Text full multimedia monochrome

First time here?

Find out more about how The Lecture List works.

Coronavirus situation update

Our lecture organisers may or may not have had time to update their events with cancellation notices. Clearly social gatherings are to be avoided and that includes lectures. STAY AT HOME FOLKS, PLEASE.


Find out what you can do to keep The Lecture List online

Four-year Bronze Age conservation project completion celebrations

A nationally-important project to save more than 100 Bronze Age ceramic pots has now been completed. A celebration to mark the end of the four-year Wiltshire County Council-led project will be held at Salisbury and South Wiltshire Museum's lecture hall on Wednesday, March 24.

The last pots to be conserved will be handed over to Salisbury and South Wiltshire Museum and Wiltshire Heritage Museum in Devizes during the event, which starts at 6.30pm.

The ceramic pots - which are between 3,000 and 5,000 years old - were discovered near Stonehenge, Avebury and other historically significant sites in Wiltshire. The conservation work is ground-breaking and it is the first time such techniques have been used in the UK.

Repairs carried out by the Victorians and later generations used an unusual range of materials, including cement, terracotta plant pots and bicycle spokes.

These previous repairs had started to fail and urgent conservation work was needed to safeguard the pots' future.

The 105 vessels included in the conservation project form part of the Bronze Age ceramics collections at Salisbury and South Wiltshire Museum and Wiltshire Heritage Museum, Devizes.

Both museums have collections which have been designated as being of national importance by the Museums, Archives and Libraries Council.

Many of the pots were discovered by three of the most celebrated pioneers of archaeology - Sir Richard Colt Hoare, owner of the Stourhead estate in Wiltshire, his colleague, William Cunnington, and General Augustus Henry Lane-Fox Pitt-Rivers, one of the leading archaeologists and anthropologists of the Victorian age.

William Snow, Wiltshire County Council's cabinet member for education, said: "I am delighted that this nationally important conservation project has now been completed.

"Conservators at the county council have carried out painstaking work over the last four years to ensure that future generations will be able to see and appreciate these extraordinary ceramics.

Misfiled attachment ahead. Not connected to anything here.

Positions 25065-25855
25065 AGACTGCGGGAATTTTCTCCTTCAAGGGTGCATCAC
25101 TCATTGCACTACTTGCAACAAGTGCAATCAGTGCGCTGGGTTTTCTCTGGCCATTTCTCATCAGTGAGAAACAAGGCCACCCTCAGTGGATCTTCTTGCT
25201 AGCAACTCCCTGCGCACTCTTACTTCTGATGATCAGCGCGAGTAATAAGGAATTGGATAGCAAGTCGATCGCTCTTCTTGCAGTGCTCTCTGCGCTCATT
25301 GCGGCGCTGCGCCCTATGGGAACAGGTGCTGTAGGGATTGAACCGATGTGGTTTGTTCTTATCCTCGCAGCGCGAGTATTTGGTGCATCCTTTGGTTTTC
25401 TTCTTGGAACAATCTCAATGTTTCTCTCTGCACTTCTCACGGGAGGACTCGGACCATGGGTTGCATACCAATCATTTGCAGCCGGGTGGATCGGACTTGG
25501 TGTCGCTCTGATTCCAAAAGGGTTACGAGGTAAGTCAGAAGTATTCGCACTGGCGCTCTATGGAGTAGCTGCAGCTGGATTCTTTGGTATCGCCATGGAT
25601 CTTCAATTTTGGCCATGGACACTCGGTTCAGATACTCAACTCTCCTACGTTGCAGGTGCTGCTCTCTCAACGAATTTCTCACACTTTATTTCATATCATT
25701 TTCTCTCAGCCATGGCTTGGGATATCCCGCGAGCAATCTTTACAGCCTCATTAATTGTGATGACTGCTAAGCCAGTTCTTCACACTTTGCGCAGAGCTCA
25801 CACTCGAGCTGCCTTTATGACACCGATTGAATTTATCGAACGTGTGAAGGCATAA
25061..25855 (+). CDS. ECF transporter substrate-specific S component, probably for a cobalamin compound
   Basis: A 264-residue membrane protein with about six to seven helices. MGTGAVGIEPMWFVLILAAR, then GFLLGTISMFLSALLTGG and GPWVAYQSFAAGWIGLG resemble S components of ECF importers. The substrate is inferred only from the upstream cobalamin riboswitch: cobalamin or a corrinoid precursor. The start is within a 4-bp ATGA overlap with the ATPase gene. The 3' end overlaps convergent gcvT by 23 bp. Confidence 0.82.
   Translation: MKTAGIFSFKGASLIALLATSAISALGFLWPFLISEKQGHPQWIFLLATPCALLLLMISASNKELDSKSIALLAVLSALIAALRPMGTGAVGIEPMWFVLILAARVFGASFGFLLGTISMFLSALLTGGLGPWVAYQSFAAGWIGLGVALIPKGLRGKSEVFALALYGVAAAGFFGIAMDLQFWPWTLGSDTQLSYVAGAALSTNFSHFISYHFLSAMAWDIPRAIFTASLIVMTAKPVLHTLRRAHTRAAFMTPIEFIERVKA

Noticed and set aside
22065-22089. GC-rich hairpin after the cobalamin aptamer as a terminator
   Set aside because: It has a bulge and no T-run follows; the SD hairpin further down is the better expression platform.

"The whole point of the project has been to enable the public and researchers to have access to these vessels. If they had not been conserved that would not have been possible.

"Many of the conserved ceramics have been back on display at the two museums for some time and I am thrilled that the last of the pots are now ready."

Paul Robinson, curator of Wiltshire Heritage Museum, said: "This has been a model instance of co-operation between Wiltshire County Council and the two independent museums.

"The project also meets the expectations of museum visitors today - that whatever is displayed will be visually appealing and strictly accurate."

Peter Saunders, director of Salisbury and South Wiltshire Museum, said: "This has been a remarkable project made possible through the collaboration of the Wiltshire County Council conservation centre and the Heritage Lottery Fund.

"It is wonderful to see these nationally important Bronze Age vessels restored once again to a condition worthy of public display."

Two conservators and a subcontractor worked on the project full-time. A large pot with cement to remove could take up to 230 hours to conserve.

The processes used included removing cement, rebuilding the pots with modern, sympathetic materials and providing specialist packing for each vessel.

The project cost a total of just under £200,000, with the Heritage Lottery Fund providing nearly £150,000. Other funding came from Wiltshire County Council, the two museums involved, the L J Skaggs and Mary C Skaggs Foundation, USA, the South West Museums Council and the American School in London.


Representatives of the museum | talks | www
Representatives of The other museums involved | talks | www


Date and Time:

24 March 2004 at 6:30 pm





The Megalithic Portal


More at The Megalithic Portal...




Available from:

Additional Information:

The Salisbury and South Wiltshire Museum maintains a website where you will find details of their other events, exhibitions and lectures.

Register to tell a friend about this lecture.


If you would like to comment about this lecture, please register here.


Any ad revenue is entirely reinvested into the Lecture List's operating fund